Human Plasma and Recombinant Hemopexins: Heme Binding Revisited.
|dc.contributor.author||Schaer, Dominik J|
|dc.contributor.author||Buehler, Paul W|
|dc.description.abstract||Plasma hemopexin (HPX) is the key antioxidant protein of the endogenous clearance pathway that limits the deleterious effects of heme released from hemoglobin and myoglobin (the term "heme" is used in this article to denote both the ferrous and ferric forms). During intra-vascular hemolysis, heme partitioning to protein and lipid increases as the plasma concentration of HPX declines. Therefore, the development of HPX as a replacement therapy during high heme stress could be a relevant intervention for hemolytic disorders. A logical approach to enhance HPX yield involves recombinant production strategies from human cell lines. The present study focuses on a biophysical assessment of heme binding to recombinant human HPX (rhHPX) produced in the Expi293FTM (HEK293) cell system. In this report, we examine rhHPX in comparison with plasma HPX using a systematic analysis of protein structural and functional characteristics related to heme binding. Analysis of rhHPX by UV/Vis absorption spectroscopy, circular dichroism (CD), size-exclusion chromatography (SEC)-HPLC, and catalase-like activity demonstrated a similarity to HPX fractionated from plasma. In particular, the titration of HPX apo-protein(s) with heme was performed for the first time using a wide range of heme concentrations to model HPX-heme interactions to approximate physiological conditions (from extremely low to more than two-fold heme molar excess over the protein). The CD titration data showed an induced bisignate CD Soret band pattern typical for plasma and rhHPX versions at low heme-to-protein molar ratios and demonstrated that further titration is dependent on the amount of protein-bound heme to the extent that the arising opposite CD couplet results in a complete inversion of the observed CD pattern. The data generated in this study suggest more than one binding site in both plasma and rhHPX. Furthermore, our study provides a useful analytical platform for the detailed characterization of HPX-heme interactions and potentially novel HPX fusion constructs.||en_US|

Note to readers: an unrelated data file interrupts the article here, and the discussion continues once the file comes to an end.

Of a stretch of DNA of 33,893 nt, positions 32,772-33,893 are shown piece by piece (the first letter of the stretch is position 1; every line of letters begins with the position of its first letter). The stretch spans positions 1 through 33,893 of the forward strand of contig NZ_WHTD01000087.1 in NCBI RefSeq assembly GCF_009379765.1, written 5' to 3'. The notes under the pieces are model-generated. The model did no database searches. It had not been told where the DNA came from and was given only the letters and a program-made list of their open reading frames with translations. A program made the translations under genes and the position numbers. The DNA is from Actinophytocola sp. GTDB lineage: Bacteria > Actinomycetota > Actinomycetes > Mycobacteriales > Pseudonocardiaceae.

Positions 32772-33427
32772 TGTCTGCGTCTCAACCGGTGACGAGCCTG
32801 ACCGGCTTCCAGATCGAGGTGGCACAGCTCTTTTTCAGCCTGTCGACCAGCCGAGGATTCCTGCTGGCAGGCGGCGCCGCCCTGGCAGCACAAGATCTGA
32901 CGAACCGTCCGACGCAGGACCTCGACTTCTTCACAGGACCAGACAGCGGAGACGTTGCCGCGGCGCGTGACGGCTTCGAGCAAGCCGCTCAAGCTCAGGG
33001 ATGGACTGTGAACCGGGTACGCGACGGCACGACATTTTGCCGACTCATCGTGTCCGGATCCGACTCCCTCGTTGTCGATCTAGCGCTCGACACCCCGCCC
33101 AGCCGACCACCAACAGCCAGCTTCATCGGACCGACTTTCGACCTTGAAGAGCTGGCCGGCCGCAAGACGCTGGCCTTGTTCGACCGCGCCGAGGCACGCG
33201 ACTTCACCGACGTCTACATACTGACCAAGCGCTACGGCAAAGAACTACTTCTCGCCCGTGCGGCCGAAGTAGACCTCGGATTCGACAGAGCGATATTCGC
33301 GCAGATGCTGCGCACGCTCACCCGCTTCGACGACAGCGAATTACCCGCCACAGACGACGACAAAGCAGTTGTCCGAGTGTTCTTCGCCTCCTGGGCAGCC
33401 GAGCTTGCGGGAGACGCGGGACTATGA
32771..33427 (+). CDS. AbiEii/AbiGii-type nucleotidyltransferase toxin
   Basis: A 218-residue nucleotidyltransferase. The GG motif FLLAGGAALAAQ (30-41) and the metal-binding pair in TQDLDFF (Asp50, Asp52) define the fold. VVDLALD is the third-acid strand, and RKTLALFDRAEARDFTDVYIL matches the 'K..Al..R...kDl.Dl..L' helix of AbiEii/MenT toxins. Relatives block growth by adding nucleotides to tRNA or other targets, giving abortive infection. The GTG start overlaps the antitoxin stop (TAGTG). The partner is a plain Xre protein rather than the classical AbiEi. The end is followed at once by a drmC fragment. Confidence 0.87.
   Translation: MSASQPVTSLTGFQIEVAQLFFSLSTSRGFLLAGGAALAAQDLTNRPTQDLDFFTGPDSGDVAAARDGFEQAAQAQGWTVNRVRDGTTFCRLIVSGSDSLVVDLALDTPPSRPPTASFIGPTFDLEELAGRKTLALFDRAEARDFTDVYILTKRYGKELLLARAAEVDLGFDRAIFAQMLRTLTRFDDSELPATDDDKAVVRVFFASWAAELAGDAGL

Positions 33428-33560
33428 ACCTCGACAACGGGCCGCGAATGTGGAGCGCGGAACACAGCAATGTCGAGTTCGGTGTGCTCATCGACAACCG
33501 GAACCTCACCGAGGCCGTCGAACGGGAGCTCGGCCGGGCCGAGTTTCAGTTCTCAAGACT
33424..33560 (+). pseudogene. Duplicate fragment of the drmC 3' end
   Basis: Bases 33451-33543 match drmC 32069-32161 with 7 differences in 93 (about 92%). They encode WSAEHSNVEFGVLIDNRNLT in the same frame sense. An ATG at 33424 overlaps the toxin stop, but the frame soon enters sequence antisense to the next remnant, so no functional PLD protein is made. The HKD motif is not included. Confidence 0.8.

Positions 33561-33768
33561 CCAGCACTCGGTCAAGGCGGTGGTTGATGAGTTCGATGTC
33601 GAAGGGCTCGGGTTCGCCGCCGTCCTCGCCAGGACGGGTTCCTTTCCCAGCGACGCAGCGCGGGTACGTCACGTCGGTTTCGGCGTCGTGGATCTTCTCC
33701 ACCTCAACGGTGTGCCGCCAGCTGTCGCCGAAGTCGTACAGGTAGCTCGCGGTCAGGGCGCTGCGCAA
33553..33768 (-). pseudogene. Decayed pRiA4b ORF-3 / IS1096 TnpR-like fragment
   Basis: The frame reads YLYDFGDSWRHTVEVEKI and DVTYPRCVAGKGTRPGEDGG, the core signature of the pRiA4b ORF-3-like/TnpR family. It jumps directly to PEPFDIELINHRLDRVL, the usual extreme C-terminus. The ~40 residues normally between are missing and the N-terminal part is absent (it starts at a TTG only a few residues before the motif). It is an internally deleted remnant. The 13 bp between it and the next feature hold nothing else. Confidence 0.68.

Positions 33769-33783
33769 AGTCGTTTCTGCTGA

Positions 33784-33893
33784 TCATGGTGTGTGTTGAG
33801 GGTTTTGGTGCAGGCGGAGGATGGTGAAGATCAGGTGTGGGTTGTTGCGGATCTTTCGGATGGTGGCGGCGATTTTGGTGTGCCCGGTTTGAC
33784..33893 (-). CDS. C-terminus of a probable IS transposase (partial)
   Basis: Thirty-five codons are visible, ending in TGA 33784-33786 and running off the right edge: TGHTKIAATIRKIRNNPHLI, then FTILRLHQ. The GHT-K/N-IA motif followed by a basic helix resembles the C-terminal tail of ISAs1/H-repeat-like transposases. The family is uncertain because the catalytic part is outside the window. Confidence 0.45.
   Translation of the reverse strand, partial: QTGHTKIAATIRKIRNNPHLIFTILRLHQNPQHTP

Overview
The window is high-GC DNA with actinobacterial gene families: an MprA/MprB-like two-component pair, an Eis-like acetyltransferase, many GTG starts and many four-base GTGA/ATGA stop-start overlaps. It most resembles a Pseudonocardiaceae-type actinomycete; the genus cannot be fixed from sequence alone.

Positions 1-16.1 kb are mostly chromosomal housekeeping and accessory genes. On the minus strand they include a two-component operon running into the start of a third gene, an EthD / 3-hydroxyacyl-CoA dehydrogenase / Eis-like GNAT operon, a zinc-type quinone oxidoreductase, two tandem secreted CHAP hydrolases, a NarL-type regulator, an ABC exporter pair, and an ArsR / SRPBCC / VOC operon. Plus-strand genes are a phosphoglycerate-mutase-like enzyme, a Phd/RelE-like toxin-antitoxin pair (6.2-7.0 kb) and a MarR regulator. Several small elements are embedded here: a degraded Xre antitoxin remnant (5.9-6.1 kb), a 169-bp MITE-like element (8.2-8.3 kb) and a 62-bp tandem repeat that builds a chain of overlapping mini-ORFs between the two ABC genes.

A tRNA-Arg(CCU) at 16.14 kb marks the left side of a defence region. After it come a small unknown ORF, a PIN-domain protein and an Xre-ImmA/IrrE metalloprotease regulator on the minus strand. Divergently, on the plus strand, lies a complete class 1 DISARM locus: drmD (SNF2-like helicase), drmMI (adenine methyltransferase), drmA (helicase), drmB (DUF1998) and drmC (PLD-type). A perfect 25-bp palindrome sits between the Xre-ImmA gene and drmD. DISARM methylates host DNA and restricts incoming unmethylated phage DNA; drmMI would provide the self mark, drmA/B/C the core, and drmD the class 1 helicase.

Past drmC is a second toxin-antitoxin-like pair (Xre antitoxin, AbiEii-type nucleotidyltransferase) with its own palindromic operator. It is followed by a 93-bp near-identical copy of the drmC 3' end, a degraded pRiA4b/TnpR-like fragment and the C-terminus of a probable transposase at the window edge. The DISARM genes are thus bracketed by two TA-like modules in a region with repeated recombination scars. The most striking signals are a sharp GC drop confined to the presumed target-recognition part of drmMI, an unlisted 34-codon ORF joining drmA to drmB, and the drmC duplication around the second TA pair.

|dc.relation.ispartof||International Journal of Molecular Sciences||en_US|
|dc.title||Human Plasma and Recombinant Hemopexins: Heme Binding Revisited.||en_US|